Kelvingrove Art Gallery – this is a must see for anyone who visits Glasgow. Based in Kelvingrove in the west end of the city, the baroque style building is in itself a masterpiece. Once you get inside there’s a wealth of treasures awaiting you, from the natural history exhibits, via the grand collection of arms and armoury, through to the art collections on the top floor, where you’ll find a stunning collection of works by, among others, the French Impressionists and works from the Dutch Renaissance.
However, the gallery’s most famous work is the Dali painting Christ of St John of the Cross. Bought in the 1950s for £8,200, a price which included the copyright to the painting, it’s one of the most evocative works of art in the world. Loved and loathed in equal measure throughout its lifetime, the painting was moved to the St Mungo Museum during the renovation of Kelvingrove, but returned for the gallery’s re-opening in 2006.
For anyone who has never seen the painting, it is a depiction of the crucifixion, but devoid of the usual motifs which are usual in this subject. It’s also a painting which is very close to my heart, I still remember the very first time I saw it, way back in the 1980s, and I fell in love with it. Dali said that the perspective of the picture came to him in a dream, and to this day, it retains a dreamlike, ethereal quality that is quite simply beautiful to look at. Another tip, due to the angles in the composition, if you move to the side of the painting and stand roughly at 45 degrees to it, the figure of Christ will still face you head on. To me when I was young, this seemed like magic, as I got older I realised this was simple maths and geometry, but that did nothing to diminish its power. Still doesn’t.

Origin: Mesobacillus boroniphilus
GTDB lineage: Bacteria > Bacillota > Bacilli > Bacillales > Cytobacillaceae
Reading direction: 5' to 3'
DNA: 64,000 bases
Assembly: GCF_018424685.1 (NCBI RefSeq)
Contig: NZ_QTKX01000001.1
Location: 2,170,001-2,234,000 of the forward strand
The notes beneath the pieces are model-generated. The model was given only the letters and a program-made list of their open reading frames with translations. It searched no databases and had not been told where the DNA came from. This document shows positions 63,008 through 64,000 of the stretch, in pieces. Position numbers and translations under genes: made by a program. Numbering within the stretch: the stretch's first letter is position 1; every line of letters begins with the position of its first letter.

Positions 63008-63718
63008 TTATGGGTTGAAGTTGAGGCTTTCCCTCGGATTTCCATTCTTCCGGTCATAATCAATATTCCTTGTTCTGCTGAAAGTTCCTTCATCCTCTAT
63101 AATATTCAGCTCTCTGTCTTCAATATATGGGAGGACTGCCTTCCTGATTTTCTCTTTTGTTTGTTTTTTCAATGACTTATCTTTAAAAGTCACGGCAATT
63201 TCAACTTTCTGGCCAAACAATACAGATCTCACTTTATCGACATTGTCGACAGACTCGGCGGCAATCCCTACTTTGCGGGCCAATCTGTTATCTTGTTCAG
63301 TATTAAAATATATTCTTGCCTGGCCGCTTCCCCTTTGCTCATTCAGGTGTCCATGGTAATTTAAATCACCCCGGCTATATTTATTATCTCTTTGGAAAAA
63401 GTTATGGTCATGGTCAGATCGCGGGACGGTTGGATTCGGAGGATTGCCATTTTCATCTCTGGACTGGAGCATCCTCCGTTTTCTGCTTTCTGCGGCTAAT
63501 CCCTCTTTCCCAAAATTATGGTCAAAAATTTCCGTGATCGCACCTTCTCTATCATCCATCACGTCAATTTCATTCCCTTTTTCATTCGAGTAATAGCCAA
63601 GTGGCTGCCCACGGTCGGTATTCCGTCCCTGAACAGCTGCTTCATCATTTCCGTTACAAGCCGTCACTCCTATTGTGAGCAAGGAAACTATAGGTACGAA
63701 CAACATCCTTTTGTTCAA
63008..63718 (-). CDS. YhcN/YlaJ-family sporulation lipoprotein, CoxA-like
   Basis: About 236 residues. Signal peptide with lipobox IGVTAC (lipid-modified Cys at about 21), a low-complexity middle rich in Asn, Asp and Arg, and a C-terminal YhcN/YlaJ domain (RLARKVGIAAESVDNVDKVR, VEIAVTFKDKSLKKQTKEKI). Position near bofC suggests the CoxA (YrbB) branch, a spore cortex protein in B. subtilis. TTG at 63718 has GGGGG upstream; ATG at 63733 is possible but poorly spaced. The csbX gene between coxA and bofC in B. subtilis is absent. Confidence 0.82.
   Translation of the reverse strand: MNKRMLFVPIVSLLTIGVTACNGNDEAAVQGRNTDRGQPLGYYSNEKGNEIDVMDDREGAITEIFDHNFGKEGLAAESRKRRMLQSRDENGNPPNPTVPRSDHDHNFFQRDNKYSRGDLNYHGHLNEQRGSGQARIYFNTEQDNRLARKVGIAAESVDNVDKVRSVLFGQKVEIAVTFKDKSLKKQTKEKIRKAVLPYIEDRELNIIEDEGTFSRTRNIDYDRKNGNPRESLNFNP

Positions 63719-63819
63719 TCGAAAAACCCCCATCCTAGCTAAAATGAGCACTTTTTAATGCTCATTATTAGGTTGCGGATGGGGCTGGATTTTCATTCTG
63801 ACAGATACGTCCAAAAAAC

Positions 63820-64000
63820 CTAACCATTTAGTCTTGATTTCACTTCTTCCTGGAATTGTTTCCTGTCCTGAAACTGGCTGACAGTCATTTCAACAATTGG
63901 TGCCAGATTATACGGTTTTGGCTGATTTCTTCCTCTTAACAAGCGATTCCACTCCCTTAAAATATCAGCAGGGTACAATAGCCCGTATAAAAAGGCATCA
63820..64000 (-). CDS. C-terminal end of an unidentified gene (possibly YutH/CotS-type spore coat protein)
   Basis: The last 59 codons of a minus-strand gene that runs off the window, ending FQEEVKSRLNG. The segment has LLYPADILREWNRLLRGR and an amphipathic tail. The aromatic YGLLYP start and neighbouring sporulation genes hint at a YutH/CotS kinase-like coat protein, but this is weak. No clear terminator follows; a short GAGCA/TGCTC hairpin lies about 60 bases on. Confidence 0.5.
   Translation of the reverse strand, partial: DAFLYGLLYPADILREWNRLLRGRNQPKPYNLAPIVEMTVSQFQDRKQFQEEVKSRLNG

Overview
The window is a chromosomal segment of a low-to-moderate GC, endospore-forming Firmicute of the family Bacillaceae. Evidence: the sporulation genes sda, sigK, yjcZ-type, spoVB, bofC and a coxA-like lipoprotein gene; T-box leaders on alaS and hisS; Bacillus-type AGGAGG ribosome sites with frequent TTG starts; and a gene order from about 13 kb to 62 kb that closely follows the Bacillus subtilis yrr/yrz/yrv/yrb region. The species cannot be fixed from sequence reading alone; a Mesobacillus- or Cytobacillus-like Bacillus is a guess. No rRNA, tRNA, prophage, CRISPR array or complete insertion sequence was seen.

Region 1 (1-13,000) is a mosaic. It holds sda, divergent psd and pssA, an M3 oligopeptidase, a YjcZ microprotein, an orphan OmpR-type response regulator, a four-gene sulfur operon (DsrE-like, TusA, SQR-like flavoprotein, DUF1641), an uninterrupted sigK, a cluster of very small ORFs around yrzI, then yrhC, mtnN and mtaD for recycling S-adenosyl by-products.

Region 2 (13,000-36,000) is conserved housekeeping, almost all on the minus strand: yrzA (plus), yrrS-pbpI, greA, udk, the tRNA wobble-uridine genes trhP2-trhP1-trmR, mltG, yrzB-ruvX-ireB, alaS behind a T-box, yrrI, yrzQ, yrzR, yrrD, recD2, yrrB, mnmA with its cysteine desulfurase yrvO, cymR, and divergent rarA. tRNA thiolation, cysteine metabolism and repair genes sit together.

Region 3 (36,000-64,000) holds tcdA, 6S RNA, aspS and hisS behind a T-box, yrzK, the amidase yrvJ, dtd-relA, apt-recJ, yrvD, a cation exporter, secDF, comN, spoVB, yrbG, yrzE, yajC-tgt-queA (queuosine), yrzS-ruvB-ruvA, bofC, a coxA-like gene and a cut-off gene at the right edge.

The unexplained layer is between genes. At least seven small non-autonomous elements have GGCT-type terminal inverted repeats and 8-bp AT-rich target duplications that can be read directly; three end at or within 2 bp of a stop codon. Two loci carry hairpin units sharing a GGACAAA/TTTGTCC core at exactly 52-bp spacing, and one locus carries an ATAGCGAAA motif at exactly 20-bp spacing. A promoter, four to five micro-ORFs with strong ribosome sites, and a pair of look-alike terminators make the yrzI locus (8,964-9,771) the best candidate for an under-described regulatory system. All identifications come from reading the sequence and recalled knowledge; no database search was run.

You could also take a trip out to the south side of the city and visit the Burrell Collection. Situated in Pollok Country Park, the collection was amassed by shipping magnate Sir William Burrell, who then gifted it to the city in the 1940s. The collection contains a vast amount of medieval, Islamic and Chinese art and also paintings by Rodin, Cezanne and Degas. Perhaps the most famous item in the collection is the Warwick Vase, which dates from the 2nd century AD and was discovered at the villa of the Roman emperor Hadrian. Positioned in the central courtyard of the museum, it is surrounded by several bronzes by Rodin.
A million miles from the peace and tranquility of the museums, visitors to Glasgow should definitely sample the nightlife. Glasgow is not short of bars and clubs and whether you want a massive club night or a smaller, more intimate bar we have something for everybody. Visitors should definitely try the SubClub or the Arches for a big night out, or head up to the top of Sauchiehall Street for Chinaski’s and the Berkeley Suites for something a bit more chilled.
I know I said at the beginning of this post that you should ignore the deep fried cuisine, but to be honest, sometimes there’s nothing better at the end of a good night out in Glasgow than a fish supper! I’m not going to tell you who does the best one in the city, you’ll have to visit us and find out for yourself.